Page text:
Part II - Pivots for Success: Reforming the Admissions-to-Graduation Relationships
Our company, Higher Education Innovation (HEI), works with colleges and universities to conduct research on what they need to thrive. During the past three years, we have encountered a number of significant trends that we believe may be beneficial to a large number of colleges.
Research data indicate that a majority of colleges in the U.S. have experienced declining enrollment over the last decade. Most have struggled to obtain a handle on how to even slow the bleeding. We have identified some common consistencies that could help explain the losses.
We have a saying at HEI: “A student not tracked is a student lost.” Throughout the years, I have hired and observed admissions counselors. Although it is not the single determining factor, the most successful of these counselors thoroughly and regularly tracked their prospective students. In order to do this well, it requires the effective and regular use of a customer relationship management program (CRM). We have been surprised to see how many colleges do not utilize CRMs, or if they do, they often do not use them regularly and consistently. In order to maintain high conversions rates from the point of inquiry to enrollment, and to support relationship development, we believe CRMs are crucial. Although CRMs were initially developed to support commercial sales, many are great tools in managing the admissions, enrollment and retention processes. We use a CRM from contact-day-one through graduation. When used well, it helps to develop and maintain the supportive relationship with the college and is extremely time-effective.
Second, we focus on the number and type of client contacts. We have found that messaging and timing are two critical factors that will make or break the student relationship, and far too often they are broken. We have developed specialized training for messaging. Some of the key recommendations in that training are:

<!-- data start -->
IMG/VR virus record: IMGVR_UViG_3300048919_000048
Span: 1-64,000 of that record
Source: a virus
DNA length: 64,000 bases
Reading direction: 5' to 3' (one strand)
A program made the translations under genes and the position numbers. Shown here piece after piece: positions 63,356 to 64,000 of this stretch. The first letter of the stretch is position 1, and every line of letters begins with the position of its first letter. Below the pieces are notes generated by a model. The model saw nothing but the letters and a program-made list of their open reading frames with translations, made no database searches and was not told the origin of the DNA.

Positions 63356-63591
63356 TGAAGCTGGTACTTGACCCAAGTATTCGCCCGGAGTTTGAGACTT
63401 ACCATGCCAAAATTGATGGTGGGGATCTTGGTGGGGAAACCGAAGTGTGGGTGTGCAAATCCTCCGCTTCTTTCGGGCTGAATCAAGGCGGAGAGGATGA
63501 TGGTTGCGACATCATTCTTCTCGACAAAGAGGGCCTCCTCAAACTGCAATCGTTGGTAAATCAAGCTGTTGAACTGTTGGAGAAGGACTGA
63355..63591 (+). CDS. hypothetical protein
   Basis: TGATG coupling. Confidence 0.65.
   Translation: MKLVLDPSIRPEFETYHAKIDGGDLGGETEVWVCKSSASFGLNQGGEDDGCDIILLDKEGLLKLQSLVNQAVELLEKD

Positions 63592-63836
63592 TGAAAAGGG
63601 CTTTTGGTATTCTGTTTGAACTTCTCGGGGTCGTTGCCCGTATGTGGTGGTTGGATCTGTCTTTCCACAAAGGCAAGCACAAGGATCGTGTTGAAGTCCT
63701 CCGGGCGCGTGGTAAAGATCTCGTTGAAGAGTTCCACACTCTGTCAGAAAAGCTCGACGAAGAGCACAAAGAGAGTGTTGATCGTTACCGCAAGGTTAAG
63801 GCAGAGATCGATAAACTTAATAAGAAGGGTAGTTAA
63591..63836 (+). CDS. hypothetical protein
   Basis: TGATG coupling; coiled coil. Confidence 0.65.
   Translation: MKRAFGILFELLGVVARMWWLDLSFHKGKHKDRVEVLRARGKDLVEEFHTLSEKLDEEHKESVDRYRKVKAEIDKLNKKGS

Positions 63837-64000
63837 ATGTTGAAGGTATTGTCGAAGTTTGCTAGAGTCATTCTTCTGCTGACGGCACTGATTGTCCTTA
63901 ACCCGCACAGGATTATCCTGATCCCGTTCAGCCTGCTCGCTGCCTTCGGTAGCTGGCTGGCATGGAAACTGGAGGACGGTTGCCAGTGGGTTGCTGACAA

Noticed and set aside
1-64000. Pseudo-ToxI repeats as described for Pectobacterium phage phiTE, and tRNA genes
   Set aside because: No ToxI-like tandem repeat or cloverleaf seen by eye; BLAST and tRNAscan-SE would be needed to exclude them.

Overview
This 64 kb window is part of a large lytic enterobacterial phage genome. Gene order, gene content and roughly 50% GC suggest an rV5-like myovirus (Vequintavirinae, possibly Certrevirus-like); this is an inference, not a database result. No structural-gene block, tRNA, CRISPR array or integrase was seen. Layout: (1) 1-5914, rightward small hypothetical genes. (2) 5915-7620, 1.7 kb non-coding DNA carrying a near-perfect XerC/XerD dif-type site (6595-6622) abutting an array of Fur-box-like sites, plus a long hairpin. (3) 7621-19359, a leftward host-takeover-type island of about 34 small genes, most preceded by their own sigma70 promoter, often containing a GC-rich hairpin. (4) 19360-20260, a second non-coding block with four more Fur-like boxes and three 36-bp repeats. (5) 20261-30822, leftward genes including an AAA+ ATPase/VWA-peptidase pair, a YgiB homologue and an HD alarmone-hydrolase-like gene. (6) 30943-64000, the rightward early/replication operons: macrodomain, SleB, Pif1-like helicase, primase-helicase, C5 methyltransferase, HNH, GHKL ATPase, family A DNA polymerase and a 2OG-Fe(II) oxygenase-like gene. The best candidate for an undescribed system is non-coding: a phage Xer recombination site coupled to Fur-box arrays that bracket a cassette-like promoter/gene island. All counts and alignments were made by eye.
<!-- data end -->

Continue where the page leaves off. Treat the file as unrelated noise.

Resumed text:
Messaging should be addressed personally to the individual student (easily done en masse with a CRM).
All messaging should begin with a warm greeting and close with an encouraging word.
All caps should be avoided at all cost and bolding should be rare.
Highlighting or typing in red, yellow, orange, hot pink (or even use of any colors) should also be avoided. Colors can create a startling response. Students who open an email with lots of bright highlighting have expressed worry that they thought they had done something wrong or were in some kind of trouble. Keeping anxiety low and the warm support high is very important.
Regular and consistent messaging is a life-line for success. We recommend at least weekly messaging in the admissions process and at least monthly messaging during retention. Too much messaging can create message-fatigue, so making things relevant, personal, as well as short and concise when possible, is important.
Finally, response time is one of the most important factors in sustaining the student-institutional relationship. Colleges once assumed – and some still do – that responding to a student email or message within days or weeks is acceptable. Particularly in the early days (during inquiry and admissions), we recommend a response within hours and – if at all possible – within minutes. Students frequently bond with and gravitate toward the first person who responds to them. After studying some of the newer rapidly growing institutions, we know that people are often online waiting for an email and respond immediately. Once the college choice has been made by a student and that relationship is well managed, there is little chance for another institution. There has been some push-back on this – among other – cultural shifts in operations, and the resistance has won out in a number of cases. However, just like with online education, resistance can be allowed, but decline usually follows.
Mary Landon Darden earned a doctorate in Higher Education Administration from Baylor University, is author of the book: Beyond 2020: Envisioning the Future of Universities in America published by the American Council on Education and Rowman and Littlefield, and is the President of Higher Education Innovation, LLC, (HEI). HEI’s mission is to assist affordable non-profit colleges and universities with critical pivots to enhance future thriving.